If the barrier of social prejudice is to be broken, private schools should take in poor students.
Radha (name changed) is one of the brightest children in her class. But it was a struggle to get her admitted to school. Her parents are of modest means — her mother a semi-literate domestic help and her father a daily-wage painter. They were keen to enrol her in a “good” school, but it took months to convince the principal of Radha’s legal right to free education.
Section 12(1)(c) of the Right of Children to Free and Compulsory Education Act, 2009 insists that every private school must reserve 25 per cent of classroom seats for children from poor or disadvantaged families in the neighbourhood. This masterstroke, on a highly conservative estimate, will single-handedly open the door for at least one million eligible children each year across the country to receive eight years of free education.
Despite strident opposition from school management committees and parents’ associations, even the Supreme Court upheld this visionary clause last year.
But in the past three years, private schools have continued to use every trick in the book to deny children their rightful admissions.
Last year, Maharashtra filled only 32 per cent of reserved seats. This year too has seen a slow start. In Pune, for example, by mid-May only 4,000 of the available 20,000 quota seats have been filled. John Kurrien of Action for Rights of the Child (ARC), an activist education network, complains that “schools unnecessarily send eligible parents literally in circles over admission paperwork.”
Why are schools resisting providing admission to marginalised children?
An underlying barrier is social prejudice. After all, for the first time in independent India, there is a genuine nationwide effort to ensure that children — rich and poor, upper and lower castes — are schooled together at an impressionable age to break the shackles of centuries of social prejudice that has stymied educational, occupational and social opportunities for generations.
Another bone of contention is who will foot the bill? The government will reimburse private schools only based on what it spends on each pupil in its schools, which is often much less. For-profit private schools are, therefore, keen to pass on the burden to the remainder of the class. Unfortunately, this has pitched wealthy parents and children against semi-literate ones.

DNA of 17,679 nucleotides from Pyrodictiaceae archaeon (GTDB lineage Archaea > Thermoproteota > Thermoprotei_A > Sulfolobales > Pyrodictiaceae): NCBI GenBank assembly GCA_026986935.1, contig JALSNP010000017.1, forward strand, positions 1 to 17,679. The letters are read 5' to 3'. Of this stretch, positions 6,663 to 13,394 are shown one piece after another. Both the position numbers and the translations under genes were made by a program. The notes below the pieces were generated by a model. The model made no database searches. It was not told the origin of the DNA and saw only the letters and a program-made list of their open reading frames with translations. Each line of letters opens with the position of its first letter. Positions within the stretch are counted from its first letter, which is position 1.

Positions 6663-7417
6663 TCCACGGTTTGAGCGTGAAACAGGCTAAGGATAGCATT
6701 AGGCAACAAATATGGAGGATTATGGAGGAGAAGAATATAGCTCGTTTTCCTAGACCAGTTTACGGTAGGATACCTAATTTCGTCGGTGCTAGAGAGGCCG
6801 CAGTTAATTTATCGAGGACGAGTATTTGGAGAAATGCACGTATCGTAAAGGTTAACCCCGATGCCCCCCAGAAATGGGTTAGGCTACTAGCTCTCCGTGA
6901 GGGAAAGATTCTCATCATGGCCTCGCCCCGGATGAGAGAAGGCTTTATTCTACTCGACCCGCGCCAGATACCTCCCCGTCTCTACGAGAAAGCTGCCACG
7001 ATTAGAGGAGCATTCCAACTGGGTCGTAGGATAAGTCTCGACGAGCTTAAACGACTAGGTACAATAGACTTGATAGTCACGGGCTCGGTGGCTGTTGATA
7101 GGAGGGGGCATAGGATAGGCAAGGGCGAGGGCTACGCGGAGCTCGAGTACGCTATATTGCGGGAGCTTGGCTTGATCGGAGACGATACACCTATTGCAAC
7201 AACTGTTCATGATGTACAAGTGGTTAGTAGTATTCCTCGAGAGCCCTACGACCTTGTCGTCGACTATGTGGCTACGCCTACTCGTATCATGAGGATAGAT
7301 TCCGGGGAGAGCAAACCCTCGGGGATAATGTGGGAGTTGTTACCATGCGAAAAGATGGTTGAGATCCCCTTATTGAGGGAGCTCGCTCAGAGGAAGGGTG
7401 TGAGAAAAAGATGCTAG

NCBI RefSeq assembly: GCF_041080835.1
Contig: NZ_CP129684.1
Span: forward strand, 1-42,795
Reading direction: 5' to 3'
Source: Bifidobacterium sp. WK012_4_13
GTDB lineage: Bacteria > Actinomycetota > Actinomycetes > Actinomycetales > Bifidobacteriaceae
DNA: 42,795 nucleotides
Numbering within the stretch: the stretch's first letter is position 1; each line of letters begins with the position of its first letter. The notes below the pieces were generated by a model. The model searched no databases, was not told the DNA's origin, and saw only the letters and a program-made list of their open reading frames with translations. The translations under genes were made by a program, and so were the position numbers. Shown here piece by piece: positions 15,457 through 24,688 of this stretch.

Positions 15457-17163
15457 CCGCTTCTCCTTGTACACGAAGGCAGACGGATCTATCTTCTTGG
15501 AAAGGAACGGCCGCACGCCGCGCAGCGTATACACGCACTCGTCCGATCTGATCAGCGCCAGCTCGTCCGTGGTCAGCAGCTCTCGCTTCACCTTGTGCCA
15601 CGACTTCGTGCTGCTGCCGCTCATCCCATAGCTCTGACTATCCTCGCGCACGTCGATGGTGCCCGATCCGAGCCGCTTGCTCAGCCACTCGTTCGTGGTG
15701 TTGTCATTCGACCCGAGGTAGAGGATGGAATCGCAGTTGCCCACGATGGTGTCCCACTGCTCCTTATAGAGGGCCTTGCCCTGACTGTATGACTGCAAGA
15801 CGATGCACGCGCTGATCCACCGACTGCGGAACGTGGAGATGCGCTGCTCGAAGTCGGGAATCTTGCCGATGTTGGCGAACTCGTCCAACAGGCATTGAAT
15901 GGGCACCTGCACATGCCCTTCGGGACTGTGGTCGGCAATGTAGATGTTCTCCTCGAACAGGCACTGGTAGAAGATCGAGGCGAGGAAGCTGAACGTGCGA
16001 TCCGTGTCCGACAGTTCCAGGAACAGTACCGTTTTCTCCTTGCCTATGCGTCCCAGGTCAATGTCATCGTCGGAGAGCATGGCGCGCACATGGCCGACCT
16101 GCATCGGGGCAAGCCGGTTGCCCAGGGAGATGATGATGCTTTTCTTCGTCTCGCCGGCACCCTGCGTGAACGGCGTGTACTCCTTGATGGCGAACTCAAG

But the main impediment is lack of information. Ambarish Rai, coordinator of the RTE Forum with 10,000 NGO members across India, is unequivocal, “Spreading information is the first step.” Often, eligible parents from marginalised families do not know that their children are entitled to eight years of free education in private schools.
Few are aware that the law also supports the entry of children with disabilities. In addition, some States have devised truly progressive rules. Tamil Nadu, for instance, recognises transgender children as eligible. Andhra Pradesh explicitly includes orphans, street and homeless children. Gujarat has even insisted that teachers are professionally trained and sensitised for the proper integration of children.
In this sphere, Sister Cyril’s award-winning elite Loreto School in Kolkata has over the last three decades set an inspiring precedent. Half the children in the school hail from poor families living in nearby urban slums and streets and receive a completely free education. The remainder of the class pays their full fees to attend this prestigious institution. Across caste and class barriers, these children embody the ideals of cohesive, inclusive education. The right to education 25 per cent clause hopes to further expand this dream nationwide.
The capital, New Delhi, of course, has the most experience. In 2004, the NGO Social Jurist brilliantly petitioned the High Court to ensure that all private schools which receive concessional land from the government provide free admission to children from economically weaker section (EWS) families. Now, the government website tracks each of these enrolled children. Further, civil society organisations like Pardarshita diligently conduct enrolment camps across schools to encourage eligible children to apply.
In commercial capital Mumbai, Shobha Murthy, founder of Aarambh, is equally pragmatic: “We are preparing the children beforehand with extra tutoring in English. We are also building a support network for their parents to help them to fill admission forms and ensure that their children make the most of this opportunity.”
Now, the key rests with the middle class — to support rather than oppose — this transformative law to carve inclusive classrooms as the foundation for a more integrated India.